Getting the most out of CREATE2

Originally published at: https://blog.zeppelinos.org/getting-the-most-out-of-create2/

In this post, we’ll go in depth into the CREATE2 opcode and its uses in counterfactual instantiation and user onboarding. We’ll see how we can use it in combination with different techniques, such as initializers, proxies, and meta transactions. These open the door to new flows in creating user identities, allowing us to rapidly iterate and fix any bugs even before an identity is created.

Simpler times

When we create a contract from an externally owned account (EOA), or from a contract using the vanilla CREATE operation, the address where the contract is created is easily determined. Every account has an associated nonce: for EOAs, this nonce is increased on every transaction sent; for contract accounts, it is increased on every contract created. The address of a new contract is calculated as a function of the account’s address and its nonce:

address = hash(sender, nonce)

While this makes it easy for calculating the deployment address of a contract in advance, attempting to park an address is difficult. You have to make sure that no other contracts are created, so that when you actually want to deploy your contract, you can use the expected nonce. But why is parking an address interesting?

Note: by “parking”, we mean reserving an address for a contract, in a similar sense to domain parking, except that we cannot choose what the address will be. We want to know where a contract will be deployed in the future, no matter what transactions we send in the meantime.

Counterfactuality

Counterfactual instantiation is a concept that gained popularity in the context of generalized state channels. It refers to the creation of a contract that could happen, but has not; yet the fact that it could is enough. As defined in the Counterfactual white paper:

We use counterfactual X to talk about the case where:

  1. X could happen on-chain, but doesn’t
  2. The enforcement mechanism allows any participant to unilaterally make X happen
  3. Participants can act as though X has happened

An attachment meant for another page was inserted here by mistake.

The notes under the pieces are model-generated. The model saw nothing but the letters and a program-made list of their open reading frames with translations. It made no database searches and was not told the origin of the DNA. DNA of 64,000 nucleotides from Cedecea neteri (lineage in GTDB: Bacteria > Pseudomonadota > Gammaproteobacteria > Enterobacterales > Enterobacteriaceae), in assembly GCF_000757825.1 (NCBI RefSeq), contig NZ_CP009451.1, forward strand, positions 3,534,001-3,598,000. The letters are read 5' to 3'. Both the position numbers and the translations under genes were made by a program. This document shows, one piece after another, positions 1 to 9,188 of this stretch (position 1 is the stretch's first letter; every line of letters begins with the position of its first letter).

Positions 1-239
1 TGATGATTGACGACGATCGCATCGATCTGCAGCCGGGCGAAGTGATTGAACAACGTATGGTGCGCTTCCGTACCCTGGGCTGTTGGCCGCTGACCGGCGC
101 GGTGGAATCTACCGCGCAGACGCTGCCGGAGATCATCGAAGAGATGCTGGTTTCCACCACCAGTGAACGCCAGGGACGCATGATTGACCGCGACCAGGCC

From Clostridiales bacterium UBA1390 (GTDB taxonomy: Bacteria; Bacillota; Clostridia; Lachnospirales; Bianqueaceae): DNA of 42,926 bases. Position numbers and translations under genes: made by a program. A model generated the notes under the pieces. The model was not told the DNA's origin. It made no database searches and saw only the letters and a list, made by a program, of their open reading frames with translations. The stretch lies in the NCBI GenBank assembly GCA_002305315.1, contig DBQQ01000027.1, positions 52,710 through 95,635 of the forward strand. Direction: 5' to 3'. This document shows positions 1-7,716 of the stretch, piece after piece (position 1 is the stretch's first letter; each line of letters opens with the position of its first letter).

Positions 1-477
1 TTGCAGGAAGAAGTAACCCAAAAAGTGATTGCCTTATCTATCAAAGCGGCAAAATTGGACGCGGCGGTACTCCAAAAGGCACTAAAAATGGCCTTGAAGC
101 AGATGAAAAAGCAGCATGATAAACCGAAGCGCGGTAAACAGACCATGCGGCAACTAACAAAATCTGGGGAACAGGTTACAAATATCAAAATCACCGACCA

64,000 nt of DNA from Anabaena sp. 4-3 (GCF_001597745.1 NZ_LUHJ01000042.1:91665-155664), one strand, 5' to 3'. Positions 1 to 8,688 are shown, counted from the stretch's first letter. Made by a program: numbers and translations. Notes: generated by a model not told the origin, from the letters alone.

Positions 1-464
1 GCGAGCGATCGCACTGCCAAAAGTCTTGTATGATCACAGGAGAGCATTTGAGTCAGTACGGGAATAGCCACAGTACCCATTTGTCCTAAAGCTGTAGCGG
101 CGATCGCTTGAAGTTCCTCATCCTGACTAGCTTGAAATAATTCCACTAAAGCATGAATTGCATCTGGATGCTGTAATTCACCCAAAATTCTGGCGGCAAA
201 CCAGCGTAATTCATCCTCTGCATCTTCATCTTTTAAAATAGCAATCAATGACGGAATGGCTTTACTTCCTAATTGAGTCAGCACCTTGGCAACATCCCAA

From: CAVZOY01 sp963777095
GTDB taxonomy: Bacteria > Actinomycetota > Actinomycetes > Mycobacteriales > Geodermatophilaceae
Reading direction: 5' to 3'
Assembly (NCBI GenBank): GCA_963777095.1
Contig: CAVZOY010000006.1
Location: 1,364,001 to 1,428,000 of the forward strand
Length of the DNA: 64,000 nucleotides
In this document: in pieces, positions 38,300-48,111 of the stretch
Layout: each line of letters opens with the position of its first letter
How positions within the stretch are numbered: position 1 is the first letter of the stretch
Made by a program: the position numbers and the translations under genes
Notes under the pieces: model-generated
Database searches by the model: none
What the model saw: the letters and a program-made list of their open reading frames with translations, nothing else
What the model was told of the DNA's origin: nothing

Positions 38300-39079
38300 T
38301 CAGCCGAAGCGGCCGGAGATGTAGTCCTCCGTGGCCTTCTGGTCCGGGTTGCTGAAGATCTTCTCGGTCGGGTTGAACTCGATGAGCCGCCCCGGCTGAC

This implies that you need to be able to refer to contracts that have not been deployed, even though they could be created at any time. Having the ability to park an address for a contract becomes helpful, as we can refer to it before it even exists on the blockchain. As Vitalik describes in the CREATE2 proposal:

Allows interactions to (actually or counterfactually in channels) be made with addresses that do not exist yet on-chain but can be relied on to only possibly eventually contain code that has been created by a particular piece of init code. Important for state-channel use cases that involve counterfactual interactions with contracts.

In a state channel, this means that if all parties are honest, we do not even need to spend the gas fees to deploy the contract at all. On the other hand, if one of the parties misbehaves, the other can go on-chain and deploy the contract to the address where it was supposed to be.

Though counterfactual instantiation in state channels was the original motivation for CREATE2, there is another, more earthly, use case for this new opcode.

User onboarding

Parking an address has also become a key component in new user onboarding flows. User identity contracts, also called smart accounts, are a very interesting technique by which the user’s account is defined in a single contract that can be managed with multiple EOAs, each of them representing one of the user’s devices. This allows for 2FA or recovery flows that are traditionally impossible for EOAs without relying on a trusted, centralized third party. They also enable support for meta transactions, where they are also referred to as bouncer proxies.